DOUG: I’m keeping up the heat. Now that Earthjustice has filed a lawsuit, the attorneys want testimony to make clear what is at stake in the case. I’ve prepared a statement that says my own life would be irreparably damaged if grizzly delisting stands. I’m confident that the delisting can be overturned in a federal court, but it might take a couple of years.
Right now you’ve got an island population of six or seven hundred grizzlies. The number of known grizzly bear deaths is around 60 per year, with additional unknown deaths. If they squeeze even a single hunting license in, it could turn things around so fast.
JESSICA: What made you want to work with Earthjustice?
DOUG: I had to do the lawsuit, with or without anybody. I’m old and I’ve been doing this for about 50 years, and just in case no one else was going to defend the grizzly, I will do it. But for me, to pick a legal group, there’s no contest. I trust Earthjustice.
JESSICA: How does climate change factor into the grizzly delisting issue?
DOUG: It’s causing havoc with the bears. With climate change, everything’s going to become endangered, not just an isolated island of grizzly bears in Yellowstone. It’s going to kick us all in the belly so hard. I know it’s going to come fast, but the upside is that we’re going to see that everything is linked and we’re all in this together. Nobody gets a free pass.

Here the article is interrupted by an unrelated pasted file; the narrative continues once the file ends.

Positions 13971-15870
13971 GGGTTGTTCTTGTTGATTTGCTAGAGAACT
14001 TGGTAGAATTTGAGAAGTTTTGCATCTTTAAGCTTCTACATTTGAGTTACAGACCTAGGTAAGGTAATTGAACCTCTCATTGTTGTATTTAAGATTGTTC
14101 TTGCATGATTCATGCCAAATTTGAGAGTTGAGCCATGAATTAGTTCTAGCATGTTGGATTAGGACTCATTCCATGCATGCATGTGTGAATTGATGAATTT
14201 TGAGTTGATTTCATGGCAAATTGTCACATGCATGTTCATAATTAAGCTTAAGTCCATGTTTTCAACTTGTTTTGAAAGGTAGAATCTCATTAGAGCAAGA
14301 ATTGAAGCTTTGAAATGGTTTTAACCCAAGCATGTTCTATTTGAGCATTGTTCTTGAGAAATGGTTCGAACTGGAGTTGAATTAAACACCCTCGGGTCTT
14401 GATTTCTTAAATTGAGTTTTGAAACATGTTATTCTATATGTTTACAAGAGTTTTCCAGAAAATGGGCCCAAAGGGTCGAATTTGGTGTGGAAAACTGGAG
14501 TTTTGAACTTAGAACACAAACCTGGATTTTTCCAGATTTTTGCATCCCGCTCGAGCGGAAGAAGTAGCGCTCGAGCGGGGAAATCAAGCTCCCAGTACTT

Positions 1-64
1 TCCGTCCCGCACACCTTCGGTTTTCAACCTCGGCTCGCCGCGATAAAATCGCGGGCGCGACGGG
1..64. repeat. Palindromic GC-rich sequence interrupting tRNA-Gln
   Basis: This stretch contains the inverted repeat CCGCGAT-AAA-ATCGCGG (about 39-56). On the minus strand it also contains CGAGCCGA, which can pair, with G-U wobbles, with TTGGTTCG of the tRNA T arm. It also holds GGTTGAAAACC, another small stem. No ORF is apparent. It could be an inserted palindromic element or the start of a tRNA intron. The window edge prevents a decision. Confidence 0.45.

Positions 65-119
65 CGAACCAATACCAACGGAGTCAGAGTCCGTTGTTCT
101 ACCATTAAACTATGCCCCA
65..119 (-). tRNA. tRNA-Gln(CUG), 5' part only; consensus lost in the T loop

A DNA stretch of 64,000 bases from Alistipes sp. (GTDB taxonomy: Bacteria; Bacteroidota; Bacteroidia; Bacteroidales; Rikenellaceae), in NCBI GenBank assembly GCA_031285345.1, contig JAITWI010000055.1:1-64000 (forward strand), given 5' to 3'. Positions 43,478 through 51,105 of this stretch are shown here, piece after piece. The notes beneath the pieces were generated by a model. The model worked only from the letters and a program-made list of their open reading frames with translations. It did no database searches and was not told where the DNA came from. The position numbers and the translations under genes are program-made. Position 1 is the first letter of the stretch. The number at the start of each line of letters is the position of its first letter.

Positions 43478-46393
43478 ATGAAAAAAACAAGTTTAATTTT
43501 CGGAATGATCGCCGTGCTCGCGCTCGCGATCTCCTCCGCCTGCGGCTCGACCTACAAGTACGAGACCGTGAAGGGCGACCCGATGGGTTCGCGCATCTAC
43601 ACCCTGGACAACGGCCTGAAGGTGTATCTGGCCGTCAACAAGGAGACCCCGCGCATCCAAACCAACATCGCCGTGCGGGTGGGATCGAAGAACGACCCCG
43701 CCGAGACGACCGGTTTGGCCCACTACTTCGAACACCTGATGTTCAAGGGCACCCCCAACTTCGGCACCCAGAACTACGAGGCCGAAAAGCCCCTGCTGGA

It’s all the more reason to fight like hell right now because you know what’s at stake. I’m just going to put all my eggs in the Yellowstone grizzly basket for a while and see what we can get out of it.
Ronan Donovan / National Geographic
JESSICA: What are you doing to spread the word to young people?
DOUG: I just show up and teach classes. Or sometimes a whole school will send their students out to spend a week with me in Yellowstone. A lot of young people really impress me. I’m seeing a lot of hope in that they know what’s up. And that’s what makes me optimistic. So I don’t despair the younger generation at all.